Atlas F1 Magazine: The Weekly Grapevine, Brand New Vintage
by Dieter Rencken, South Africa
Atlas F1 Magazine Writer


Will Ferrari ever be beaten? Yes: it is a Formula One inevitability that, from somewhere, a team will rise and displace the red cars at the top of the heap. It may happen this season (doubtful), next year (possible), or in 2006 (probable); but happen, sooner or later, it will.

A Ferrari in SpainAnd, the last thing the Rampant Stallion needs is a drubbing ala 1991 - 1995, when it won just two Grands Prix in 87 starts, having challenged for the championship via five wins with Alain Prost and Nigel Mansell in 1990. Equally, having set record after record, how do they prevent tarnishing the recent silverware? Already Rory Byrne has confirmed that retirement looms at the end of his present contract - which, somewhat conveniently, expires at the same time as Michael Schumacher's. And Ross Brawn's. And the other RB. And. And. And.

Last week Jean Todt stepped up to the position of Director-General, taking over certain duties from Luca di Montezemolo, who will head Confindustria, the Italian union of employers. So, expect a dilution of their commitment to Formula One.

The present performance of McLaren, which has built its 'Paragon' Technology Centre and designed, developed and put into production the Mercedes-McLaren SLR in short succession, is nightmarish proof that Formula One operations are extremely sensitive entities requiring full commitment. If you then mix in some Italian politics…

Then there is Bridgestone's dilemma should FIA President Max Mosley's control tyre regulation be introduced before expiration of Concorde. Does the company tender to remain in Formula One, at great cost, without competition, or just pack it in and rest on its not inconsiderable laurels? In fact, will it even tender, given that the contract, in all probability, will go a Korean manufacturer willing to pay heavily to be perceived to be conquering all? Doubtful, according to one Bridgestone source.

There is one way out of all this, and it solves many of Ferrari's (and Bridgestone's) future problems in one fell swoop: leave Formula One. Yes, as unthinkable as Formula One without Ferrari may be, that is more than a distinct possibility. Ferrari is no longer the sole preserve of Gruppo Fiat (which appointed di Montezemolo) and Enzo's heir Piero Lardi Ferrari; no longer can these two decide how much the company can commit to keeping two red cars at the head of the pack on 16 or so Sundays a year.

Since Fiat's ails began the company has gradually sold off shares, and presently owns but 56% (down from 90%) of the company, whilst Lardi Ferrari owns 10%; Italian bank Mediobanca controls a 15% stake, Germany's Commerzbank AG holds 10%, and Lehman Brothers' stake is nearly 7%. The balance (2%), insignificant from a voting perspective, is held by various former and current employees.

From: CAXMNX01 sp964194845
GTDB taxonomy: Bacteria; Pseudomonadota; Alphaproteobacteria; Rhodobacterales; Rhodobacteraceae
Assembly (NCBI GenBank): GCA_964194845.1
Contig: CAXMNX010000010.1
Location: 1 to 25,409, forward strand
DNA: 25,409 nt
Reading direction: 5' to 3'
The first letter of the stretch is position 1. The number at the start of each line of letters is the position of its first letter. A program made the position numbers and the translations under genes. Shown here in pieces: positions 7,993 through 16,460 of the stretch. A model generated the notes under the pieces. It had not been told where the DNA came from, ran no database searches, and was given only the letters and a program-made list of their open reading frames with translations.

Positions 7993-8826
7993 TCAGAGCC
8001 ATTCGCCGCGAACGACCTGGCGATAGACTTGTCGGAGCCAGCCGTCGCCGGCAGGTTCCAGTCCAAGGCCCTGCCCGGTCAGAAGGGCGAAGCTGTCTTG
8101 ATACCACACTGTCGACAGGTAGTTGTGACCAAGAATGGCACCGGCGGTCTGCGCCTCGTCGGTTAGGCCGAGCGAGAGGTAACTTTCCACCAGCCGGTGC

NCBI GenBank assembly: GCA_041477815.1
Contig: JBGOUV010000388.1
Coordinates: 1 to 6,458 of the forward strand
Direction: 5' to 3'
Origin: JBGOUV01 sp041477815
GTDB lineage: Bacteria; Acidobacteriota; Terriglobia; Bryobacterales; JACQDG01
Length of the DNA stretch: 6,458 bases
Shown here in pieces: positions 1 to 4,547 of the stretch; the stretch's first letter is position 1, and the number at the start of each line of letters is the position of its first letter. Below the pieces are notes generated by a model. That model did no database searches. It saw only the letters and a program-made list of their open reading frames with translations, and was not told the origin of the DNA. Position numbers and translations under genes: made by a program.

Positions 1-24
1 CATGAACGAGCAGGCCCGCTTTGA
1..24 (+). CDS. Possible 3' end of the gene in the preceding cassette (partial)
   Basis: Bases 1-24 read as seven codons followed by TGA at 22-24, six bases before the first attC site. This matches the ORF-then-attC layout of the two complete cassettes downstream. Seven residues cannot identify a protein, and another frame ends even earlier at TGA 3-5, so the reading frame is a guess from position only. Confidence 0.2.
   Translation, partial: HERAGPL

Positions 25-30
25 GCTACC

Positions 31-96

So, where once Fiat and Lardi Ferrari happily committed up to 80% of annual profits to Formula One, now they can commit a maximum of 66% - with no dividends to either party. Already the banks are squeezing Ferrari for increased payouts, and these pushes have become both regular and intensive. Bluntly put, banks want to be paid in hard bucks, not silver mugs.

And, now an Initial Purchase Offer (stock exchange listing) is on course - expected by 2007. So, the timing is impeccable: tobacco bans (yes, Todt has been making noises to the contrary, but, with country after country signing treaties, Formula One will kick the habit soon); possible departure of a tyre partner; retirements of the greatest driver of his generation, his chief designer and (possibly) retirement/departure of the technical director; reshuffles of presidential and sporting director duties. All coupled with stock exchange listings and shareholders baying for payouts.

Indeed, impeccable timing…

Factor in here that Ferrari's major markets (the US and Japan) are suffering steadily weakening currencies, whilst its major expenses are in strengthening Euros, and Ferrari's future internal funding for Formula One is suspect. Of course, Formula One's 2008 regulations, which ban all the advantages the team enjoys, could work to its good - by drastically reducing costs, but winning (or, worse, losing) in a dumbed-down sport is no good for its rampant image, either. And, how much sponsorship will Ferrari raise post-Schumacher, post-Byrne and post-Brawn? Bear in mind that nobody loves losers and, post-Schumacher, the peaks will be lower and the valleys deeper.

So Ferrari could well depart Formula One, either for the IRL (which runs in both major markets), or for good. Tony George would love the former, and would pay dearly for the honour of red cars on his grids, but a total withdrawal allows Ferrari to retire on top, secure in the knowledge that its recent run will not be bettered in 50 years at least.

Given the strength of its brand, Ferrari could well live on its unbeaten Formula One image for those 50 years or so - secure in the knowledge that victories and championships scored by others in its absence will be classed as well-nigh worthless. Plus, the unbeaten reputations of its present architects will remain intact - and, to them, that could well be priceless.

Don't be surprised if Ferrari departs Formula One within the next three or so years. They will, of course, vigorously dispute this analysis, but then they would, wouldn't they?


This column said it two months ago, but, in the midst of all the speculation surrounding Williams' 2005 driver strength, it will say it again: just why should Sir Frank be in any particular hurry to announce his team's line-up?

Ralf SchumacherForget about financial implications of any possible deals for a moment (even if, for a man as proudly parsimonious as FW, these aspects, as Nigel Mansell discovered way back when, are of vital importance in all Williams' negotiations), and concentrate upon timing matters. Then, clearly, there is no rush whatsoever.